Shrinkage defects are very harmful for iron and steel castings. Let us discuss how to prevent shrinkage defects during production.
Shrinkage defects appear because metal alloys shrink as they cool. It is normal for an alloy piece to shrink as it solidifies (which should be included in calculations when designing the mold). However, defects occur when the metal shrinks unevenly, causing it to either distort the shape of the final product or create interior holes. This can also stress the metal.
Open Shrinkage Defects
Open shrinkage shows up on the surface of a cast product either as a dip (also known as a caved surface) or a hole (also known as a pipe). When metal shrinks unevenly, it draws air inside the mold in that area to create these types of defects.
Closed Shrinkage Defects
Closed shrinkage appears in the form of holes inside of a casting, generally where a part of the liquid metal was hotter than the rest of the material. It can appear in macro or micro form. Micro shrinkage, also called shrinkage porosity, looks to the naked eye like jagged marks or lines. The holes, which look angular, can only be seen with a microscope.
Warping can happen either during the metal's solidification or afterward, changing the casting's dimensions and shape. This stresses the metal and causes curving, especially in large and flat sections of castings.
What Causes Shrinkage Defects?
Shrinkage defects show up when the liquid metal in the mold is not all the same temperature. There are two possible causes for this: either the metal being poured into the mold is too hot or the metal is solidifying unevenly. Uneven solidification often happens when mold design ignores the rule of directional solidification. This rule states that the thinnest pieces of the molded shape should solidify first, and the thickest pieces solidify last, to ensure shrinkage doesn't alter or damage the piece.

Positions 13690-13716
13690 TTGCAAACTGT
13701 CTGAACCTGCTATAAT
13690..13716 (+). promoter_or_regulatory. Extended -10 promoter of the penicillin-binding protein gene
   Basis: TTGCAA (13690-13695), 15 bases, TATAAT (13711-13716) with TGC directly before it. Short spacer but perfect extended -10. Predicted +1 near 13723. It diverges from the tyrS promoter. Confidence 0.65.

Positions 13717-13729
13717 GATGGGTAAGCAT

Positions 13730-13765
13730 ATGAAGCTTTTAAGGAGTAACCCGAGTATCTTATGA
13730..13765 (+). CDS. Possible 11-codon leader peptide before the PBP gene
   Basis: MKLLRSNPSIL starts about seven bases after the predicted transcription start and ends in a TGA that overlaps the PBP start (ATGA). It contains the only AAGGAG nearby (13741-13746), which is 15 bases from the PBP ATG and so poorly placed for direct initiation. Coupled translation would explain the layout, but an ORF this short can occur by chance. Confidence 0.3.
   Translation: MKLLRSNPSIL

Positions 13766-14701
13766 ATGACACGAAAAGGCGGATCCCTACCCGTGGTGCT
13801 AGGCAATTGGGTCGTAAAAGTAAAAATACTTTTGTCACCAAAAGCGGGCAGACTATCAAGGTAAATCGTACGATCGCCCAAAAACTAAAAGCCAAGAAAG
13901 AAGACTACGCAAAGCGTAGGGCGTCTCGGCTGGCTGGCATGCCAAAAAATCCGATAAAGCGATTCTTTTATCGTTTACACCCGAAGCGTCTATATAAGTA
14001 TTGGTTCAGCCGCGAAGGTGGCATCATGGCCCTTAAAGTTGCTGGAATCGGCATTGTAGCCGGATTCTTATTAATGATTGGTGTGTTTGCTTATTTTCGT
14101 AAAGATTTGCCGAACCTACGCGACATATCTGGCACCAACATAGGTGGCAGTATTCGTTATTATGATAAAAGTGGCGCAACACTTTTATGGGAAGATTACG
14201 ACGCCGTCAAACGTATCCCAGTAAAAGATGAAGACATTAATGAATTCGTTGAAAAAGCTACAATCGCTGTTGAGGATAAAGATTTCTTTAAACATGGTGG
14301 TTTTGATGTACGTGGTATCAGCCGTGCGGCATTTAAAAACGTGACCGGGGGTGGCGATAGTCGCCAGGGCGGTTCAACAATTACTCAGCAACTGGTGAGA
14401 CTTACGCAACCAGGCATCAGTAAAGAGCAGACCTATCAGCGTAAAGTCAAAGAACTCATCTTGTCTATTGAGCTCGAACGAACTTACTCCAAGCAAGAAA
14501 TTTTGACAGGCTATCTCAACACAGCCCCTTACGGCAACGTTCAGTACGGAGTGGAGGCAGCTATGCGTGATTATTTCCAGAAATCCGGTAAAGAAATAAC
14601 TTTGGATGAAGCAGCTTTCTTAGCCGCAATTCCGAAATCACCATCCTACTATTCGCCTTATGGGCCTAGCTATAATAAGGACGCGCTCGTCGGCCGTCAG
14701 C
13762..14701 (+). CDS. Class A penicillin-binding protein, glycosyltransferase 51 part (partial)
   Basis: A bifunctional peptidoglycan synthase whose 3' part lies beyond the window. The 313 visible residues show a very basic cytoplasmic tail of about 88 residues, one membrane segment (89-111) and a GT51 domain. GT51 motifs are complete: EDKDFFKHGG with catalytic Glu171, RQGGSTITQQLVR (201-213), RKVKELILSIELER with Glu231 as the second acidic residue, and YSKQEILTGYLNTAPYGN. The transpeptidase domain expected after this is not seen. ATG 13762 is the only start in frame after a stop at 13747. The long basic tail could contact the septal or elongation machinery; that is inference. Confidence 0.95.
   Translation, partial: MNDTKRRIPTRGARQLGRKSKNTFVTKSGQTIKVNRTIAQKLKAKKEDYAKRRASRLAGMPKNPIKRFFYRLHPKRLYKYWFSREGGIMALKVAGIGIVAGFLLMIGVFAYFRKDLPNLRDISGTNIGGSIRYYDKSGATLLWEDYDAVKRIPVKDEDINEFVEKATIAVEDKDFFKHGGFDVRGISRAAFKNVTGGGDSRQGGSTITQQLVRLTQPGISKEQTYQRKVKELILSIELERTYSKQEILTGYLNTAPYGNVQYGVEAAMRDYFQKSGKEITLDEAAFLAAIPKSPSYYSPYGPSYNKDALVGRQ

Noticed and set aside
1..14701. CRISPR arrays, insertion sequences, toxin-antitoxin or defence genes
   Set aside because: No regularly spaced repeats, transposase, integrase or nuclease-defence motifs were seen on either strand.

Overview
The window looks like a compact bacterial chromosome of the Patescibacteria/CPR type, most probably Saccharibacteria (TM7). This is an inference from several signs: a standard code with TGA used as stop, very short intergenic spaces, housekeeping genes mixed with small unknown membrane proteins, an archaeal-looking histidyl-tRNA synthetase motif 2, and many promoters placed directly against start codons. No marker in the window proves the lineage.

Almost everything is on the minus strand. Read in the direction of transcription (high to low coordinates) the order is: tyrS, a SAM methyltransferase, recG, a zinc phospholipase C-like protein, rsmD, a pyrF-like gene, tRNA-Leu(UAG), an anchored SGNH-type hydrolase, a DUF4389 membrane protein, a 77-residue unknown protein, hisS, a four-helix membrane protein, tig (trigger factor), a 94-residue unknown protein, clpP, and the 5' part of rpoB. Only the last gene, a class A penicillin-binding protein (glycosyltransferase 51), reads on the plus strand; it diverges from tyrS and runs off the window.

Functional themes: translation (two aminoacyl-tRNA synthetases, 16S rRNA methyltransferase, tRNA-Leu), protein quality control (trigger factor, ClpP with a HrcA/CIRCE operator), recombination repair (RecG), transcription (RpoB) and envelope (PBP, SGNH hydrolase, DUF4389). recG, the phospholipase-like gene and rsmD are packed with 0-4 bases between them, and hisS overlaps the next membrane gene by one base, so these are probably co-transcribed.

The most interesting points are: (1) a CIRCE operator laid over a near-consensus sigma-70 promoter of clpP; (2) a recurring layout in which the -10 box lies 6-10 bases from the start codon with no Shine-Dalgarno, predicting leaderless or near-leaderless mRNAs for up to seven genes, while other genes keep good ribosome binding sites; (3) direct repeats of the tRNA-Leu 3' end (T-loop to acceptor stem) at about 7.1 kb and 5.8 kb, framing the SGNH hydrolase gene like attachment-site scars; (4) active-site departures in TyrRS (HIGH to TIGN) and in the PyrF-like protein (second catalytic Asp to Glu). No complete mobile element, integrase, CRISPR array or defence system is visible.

How to Prevent Shrinkage Defects?
Problems with continuous flow at the right temperature (which contributes to uneven solidification) can be lessened by ensuring a continuous, even supply of liquid metal into the molds. This can be accomplished by using a runner and gate system with risers to supply the molten metal, which involves channels for the metal to flow through into the mold (the running system) and reservoirs of liquid metal on top of the mold (also known as risers) to fill in where the metal shrinks.
Additionally, molds can be given padding, which widens the ends of narrow pieces attached to thicker parts, as this helps ensure the thicker sections get enough liquid metal before the thin part solidifies. Some manufacturers also place cooling ribs, cooling coils, or chills inside the molds to disperse heat faster. Pouring the metal at a lower temperature may also help.
Warping specifically can be avoided by using heat treatment for iron alloys, which removes leftover stress. For aluminum alloys, straightening the casting between the quenching and aging processes avoids warpage. It can also prevent warping to ensure large areas have more of a ribbed shape, like corrugation, to make a piece cool more evenly.